Sgt. Maj. of the Army Raymond Chandler III mentors future officers
Sgt. Maj. of the Army Raymond Chandler III shares words of wisdom with Reserve Officers' Training Corps cadets and professors during a meeting in his Pentagon office, June 13, 2013. The visit was part of the Army's 238th birthday week commemoration.

WASHINGTON (Army News Service June 13, 2013) -- High-ranking Army personnel sometimes visit cadets at their ROTC programs. But it is a rare occasion that Reserve Officer Training Corps cadets have the opportunity to visit the offices of generals and service secretaries at the Pentagon, said Terrance Williams, a cadet with Howard University's Army ROTC program.

Williams joined Brandon Paquette, a cadet with Georgetown University's Army ROTC program, and Chavez Leonen, a cadet with George Mason University's Army ROTC program, for just such an opportunity, June 13, as part of the Army's 238th birthday celebration.

The three cadets and three professors of military science, including Lt. Col. Paul Kremer from George Mason University, Lt. Col. Michael Donahue from Georgetown University, and Lt. Col. Tyra Sellers from Howard University, toured the Pentagon and had office calls with senior leaders, including Secretary of the Army John McHugh, Director of the Army Staff Lt. Gen. William Troy, and Sgt. Maj. of the Army Raymond Chandler.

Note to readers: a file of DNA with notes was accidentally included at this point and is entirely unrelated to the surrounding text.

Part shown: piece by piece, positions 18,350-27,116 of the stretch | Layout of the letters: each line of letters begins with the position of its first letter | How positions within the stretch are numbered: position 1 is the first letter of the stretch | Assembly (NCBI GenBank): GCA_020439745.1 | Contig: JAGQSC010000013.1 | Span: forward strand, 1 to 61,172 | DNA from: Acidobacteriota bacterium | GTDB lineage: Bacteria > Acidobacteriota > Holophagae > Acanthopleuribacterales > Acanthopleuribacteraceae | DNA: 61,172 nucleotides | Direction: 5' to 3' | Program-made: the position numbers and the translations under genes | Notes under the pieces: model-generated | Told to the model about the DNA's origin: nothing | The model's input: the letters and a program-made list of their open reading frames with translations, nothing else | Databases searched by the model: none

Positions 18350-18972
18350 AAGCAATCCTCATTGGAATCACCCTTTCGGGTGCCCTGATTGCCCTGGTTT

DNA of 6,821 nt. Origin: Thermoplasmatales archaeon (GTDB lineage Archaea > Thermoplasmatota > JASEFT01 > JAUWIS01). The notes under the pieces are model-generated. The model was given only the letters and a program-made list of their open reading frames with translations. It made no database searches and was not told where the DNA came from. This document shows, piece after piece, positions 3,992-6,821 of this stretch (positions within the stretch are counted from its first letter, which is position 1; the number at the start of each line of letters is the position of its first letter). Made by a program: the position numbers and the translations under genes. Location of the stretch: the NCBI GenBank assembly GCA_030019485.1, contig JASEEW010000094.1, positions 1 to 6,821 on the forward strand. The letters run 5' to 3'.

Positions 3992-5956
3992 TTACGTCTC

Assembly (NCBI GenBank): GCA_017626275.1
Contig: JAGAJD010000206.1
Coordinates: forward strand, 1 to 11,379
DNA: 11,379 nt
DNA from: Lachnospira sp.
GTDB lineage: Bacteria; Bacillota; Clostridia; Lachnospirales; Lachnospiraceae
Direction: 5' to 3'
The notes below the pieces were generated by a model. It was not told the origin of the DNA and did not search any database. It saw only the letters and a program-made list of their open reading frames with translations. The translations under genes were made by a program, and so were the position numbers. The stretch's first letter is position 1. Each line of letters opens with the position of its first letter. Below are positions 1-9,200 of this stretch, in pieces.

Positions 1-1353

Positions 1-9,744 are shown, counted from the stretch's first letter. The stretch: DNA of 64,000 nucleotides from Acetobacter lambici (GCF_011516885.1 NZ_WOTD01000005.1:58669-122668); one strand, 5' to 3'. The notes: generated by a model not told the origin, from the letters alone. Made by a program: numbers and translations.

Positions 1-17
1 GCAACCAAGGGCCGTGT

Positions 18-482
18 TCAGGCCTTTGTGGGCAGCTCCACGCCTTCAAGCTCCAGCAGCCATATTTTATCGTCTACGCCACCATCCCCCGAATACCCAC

The visits embodied this year's Army birthday theme: service to the nation, strength for the future. Chandler said the visit with the young officers-in-training provided him a glimpse of the future of Army leadership.

"Young people today have a more open perspective on life, possibly because they are from the digital age," Chandler said. "The way they view the world is different."

He added that the differences those young officers will bring to the table will be an asset to Army leadership, and that today's Soldiers should support them.

"One of the proudest things I've done in my career is mentor young officers," Chandler said, noting that he has mentored hundreds of Soldiers over his Army career.

His advice to Williams, Paquette and Leonen when they get their commissions and arrive at their first duty stations was simple: listen to their non-commissioned officers and seek their help to become better leaders.

"One of the most important things a leader can do is to talk to people -- and listen more than they speak," Chandler said.

At the end of the office call, Chandler presented the cadets with what he called "conditional challenge coins," with the provision that they work closely with their NCOs. He also asked them to do their part.

"Officers bring a different set of skills to a unit, and you can help your NCOs to be better leaders, too," he explained.

Paquette said one of the greatest things about being able to meet with senior Army leadership was seeing how personable they are, and how open they were to answering questions. He said he appreciated their advice on how to be prepared for the unknown and how to be a critical thinker.

The three professors said the cadets were chosen for the office calls by their instructors, based on their performance and future potential.

Page last updated Thu June 13th, 2013 at 00:00